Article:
You’ve probably already seen the above image, which is apparently the cover of Marvel’s April-shipping Fallen (although Previews helpfully points out that that’s not actually the final title), by the red-hot creative team of artist Tom Raney and writer To Be Announced. The image, which will presumably have the black portion filled in before publication, is by Leinil Yu.
Whatever the book is called, whoever’s writing it and whoever’s on the cover, it’s a follow-up to Siege. The main site already posted this, but I’ll re-post the only partially “classified” solicit here:
The SIEGE has ended and taken its toll on both sides of the battle field. The event seven years in the making has claimed many lives, and in this, its final chapter, a universe comes together to mourn (CLASSIFIED). The shocking death that ended the fight and gave birth to a new Heroic Age is remembered as a writer (CLASSIFIED) returns to lead the farewells.
So who is the “shocking death” of this latest superhero event? I don’t know. Probably not Spider-Man, Thor, Mr. Fantastic, Doctor Doom or Black Widow (I think), as they’re handling the body.
I’m going to go ahead and guess Hank Pym because a) I don’t remember seeing him in any of the 500 teasers for the 14 Avengers titles that are coming up and, more importantly, b) no one anywhere likes him—not in our universe, and not in the Marvel Universe.
Oh, I know the solicit says the universe is mourning him, but the universe is probably just being polite. And yeah, all those hands do seem to be somehat lovingly handling the body on that cover, but context is everything—perhaps Spider-Man, Thor and the gang just got done throttling Hank Pym on the cover…?
Anyway, that’s my guess.
Meanwhile, the House of Ideas’ Distinguished Competition recently had a very serious, very dramatic shocking death scene demonstrating that—Bam! Biff! Pow!—comics aren’t just for kids anymore.
(Spoiler for Justice League: Cry for Justice, after the jump.)
So, have you been reading DC’s long-in-the-works, melodramatic, grand guignol super-soap opera Cry for Justice? No? Good for you. You haven’t missed out on much, other than, of course, unintentional laughs (I assume they’re unintentional, anyway; if not, writer James Robinson has produced the most subtle, deadpan parody of decadent superhero comics the world has ever seen).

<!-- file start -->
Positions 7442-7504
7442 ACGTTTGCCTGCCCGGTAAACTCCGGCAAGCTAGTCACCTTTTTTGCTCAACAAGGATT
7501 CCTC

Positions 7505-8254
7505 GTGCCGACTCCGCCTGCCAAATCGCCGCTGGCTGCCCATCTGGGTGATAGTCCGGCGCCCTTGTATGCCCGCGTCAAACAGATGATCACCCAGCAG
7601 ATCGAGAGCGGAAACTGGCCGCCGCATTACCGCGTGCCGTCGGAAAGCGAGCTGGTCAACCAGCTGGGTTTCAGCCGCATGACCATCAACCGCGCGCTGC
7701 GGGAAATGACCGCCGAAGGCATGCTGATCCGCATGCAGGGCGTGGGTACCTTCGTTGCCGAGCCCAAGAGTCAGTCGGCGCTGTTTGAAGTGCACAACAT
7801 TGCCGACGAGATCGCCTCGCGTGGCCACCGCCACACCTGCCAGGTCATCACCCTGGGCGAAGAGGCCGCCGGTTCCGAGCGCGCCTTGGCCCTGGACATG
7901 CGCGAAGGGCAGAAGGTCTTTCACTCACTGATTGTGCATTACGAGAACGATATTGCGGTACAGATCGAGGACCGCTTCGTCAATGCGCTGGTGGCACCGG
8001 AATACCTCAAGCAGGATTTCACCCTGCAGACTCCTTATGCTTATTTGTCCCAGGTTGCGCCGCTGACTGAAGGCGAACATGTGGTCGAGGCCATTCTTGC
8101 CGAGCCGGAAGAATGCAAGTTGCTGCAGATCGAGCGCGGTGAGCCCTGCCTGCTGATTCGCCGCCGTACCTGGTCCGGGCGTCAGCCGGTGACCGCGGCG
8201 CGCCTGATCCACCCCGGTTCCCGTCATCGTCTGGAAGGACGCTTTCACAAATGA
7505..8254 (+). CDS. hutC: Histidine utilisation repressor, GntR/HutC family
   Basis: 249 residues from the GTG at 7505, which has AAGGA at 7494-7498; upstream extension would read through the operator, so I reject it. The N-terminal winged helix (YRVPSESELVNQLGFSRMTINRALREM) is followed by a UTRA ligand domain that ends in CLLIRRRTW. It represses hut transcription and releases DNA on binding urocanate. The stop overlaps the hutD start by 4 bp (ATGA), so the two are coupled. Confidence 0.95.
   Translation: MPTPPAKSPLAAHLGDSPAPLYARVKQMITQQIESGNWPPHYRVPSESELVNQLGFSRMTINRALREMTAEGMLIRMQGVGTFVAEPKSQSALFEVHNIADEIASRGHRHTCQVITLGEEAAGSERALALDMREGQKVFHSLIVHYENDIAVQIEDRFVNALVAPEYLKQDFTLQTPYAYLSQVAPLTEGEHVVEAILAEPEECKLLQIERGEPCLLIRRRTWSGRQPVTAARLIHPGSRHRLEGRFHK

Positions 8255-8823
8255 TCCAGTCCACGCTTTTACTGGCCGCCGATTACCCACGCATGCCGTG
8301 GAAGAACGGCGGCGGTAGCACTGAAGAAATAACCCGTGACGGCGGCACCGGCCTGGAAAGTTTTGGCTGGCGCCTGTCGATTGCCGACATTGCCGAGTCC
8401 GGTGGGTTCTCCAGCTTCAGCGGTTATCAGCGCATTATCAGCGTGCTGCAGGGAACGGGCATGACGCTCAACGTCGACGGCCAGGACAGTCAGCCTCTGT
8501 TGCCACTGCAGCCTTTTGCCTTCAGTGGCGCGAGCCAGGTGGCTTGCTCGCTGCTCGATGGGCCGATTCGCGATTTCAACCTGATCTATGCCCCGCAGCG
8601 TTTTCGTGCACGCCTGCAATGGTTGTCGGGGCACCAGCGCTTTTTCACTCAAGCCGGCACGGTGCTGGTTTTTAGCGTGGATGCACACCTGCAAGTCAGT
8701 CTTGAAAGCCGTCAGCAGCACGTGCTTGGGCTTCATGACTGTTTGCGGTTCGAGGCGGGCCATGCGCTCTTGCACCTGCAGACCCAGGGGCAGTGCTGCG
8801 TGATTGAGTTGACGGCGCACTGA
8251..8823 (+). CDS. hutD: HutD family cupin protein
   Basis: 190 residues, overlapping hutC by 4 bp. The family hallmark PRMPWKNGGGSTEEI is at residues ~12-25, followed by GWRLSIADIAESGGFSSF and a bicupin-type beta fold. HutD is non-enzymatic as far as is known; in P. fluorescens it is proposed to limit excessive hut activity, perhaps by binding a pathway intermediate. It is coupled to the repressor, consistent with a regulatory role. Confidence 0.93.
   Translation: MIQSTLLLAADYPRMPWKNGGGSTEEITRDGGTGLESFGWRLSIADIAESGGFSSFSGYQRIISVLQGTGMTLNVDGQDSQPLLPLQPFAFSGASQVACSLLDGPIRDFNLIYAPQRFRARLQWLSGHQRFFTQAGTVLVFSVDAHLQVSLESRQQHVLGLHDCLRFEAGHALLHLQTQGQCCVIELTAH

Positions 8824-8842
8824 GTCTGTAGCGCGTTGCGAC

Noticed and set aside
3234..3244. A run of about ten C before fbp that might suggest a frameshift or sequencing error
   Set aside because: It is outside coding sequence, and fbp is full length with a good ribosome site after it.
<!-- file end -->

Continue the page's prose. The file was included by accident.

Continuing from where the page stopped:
If the off-panel deaths of minor characters throughout the series and the disfiguring of Roy Harper, AKA Red Arrow (Previously Arsenal, and, before that, Speedy) weren’t enough, they went ahead and killed off Lian Harper in this last issue. (If you’re not well-versed in the trivia of the second-string DC heroes, Lian was the young daughter of Roy Harper, produced during an ill-considered fling with supervillain Cheshire, but raised by Harper alone).
I’m not sure how old Lian is supposed to be now. She was young enough to be pronouncing Oracle “Owacle” at the start of the Devin Grayson/Mark Buckingham volume of Titans in 1999 (Time passes extremely slow in in the DC Universe, but kids tend to continue aging even if the adults never do).
At any rate, she’s got to be one of the youngest characters DC has “fridged” in a long while, joining Aquaman and Mera’s son and Donna Troy and her furry civilian consort‘s kid in the list of examples of Why DC Superheroes Probably Shouldn’t Ever Even Consider Reproducing.
I suppose it’s too early to get outraged—or, more likely, just roll one’s eyes and sigh—over the fact that killing little girls for gravitas and/or shock value is where the Justice League franchise is going, since a whole lot of follow up is planned for the near future. DC plugs Green Arrow, JLoA and a couple of specials as “THE CHARACTER DRIVEN EVENT OF THE SPRING!”
But it’s hard to get too excited about where this is going—Green Arrow going back to killing bad guys like he did regularly in the ’80s, Red Arrow taking back his codename from like three years ago and losing pretty much the only element that seperated him from other superheroes, Hal “Once Murdered Everyone In All of Creation” Jordan getting mad at his pal for killing a single terrorist supervillian—and even harder to see this appealing to anyone who wasn’t already excited about the goings-on of the DCU at the time Cry #1, #3 or #5 was published.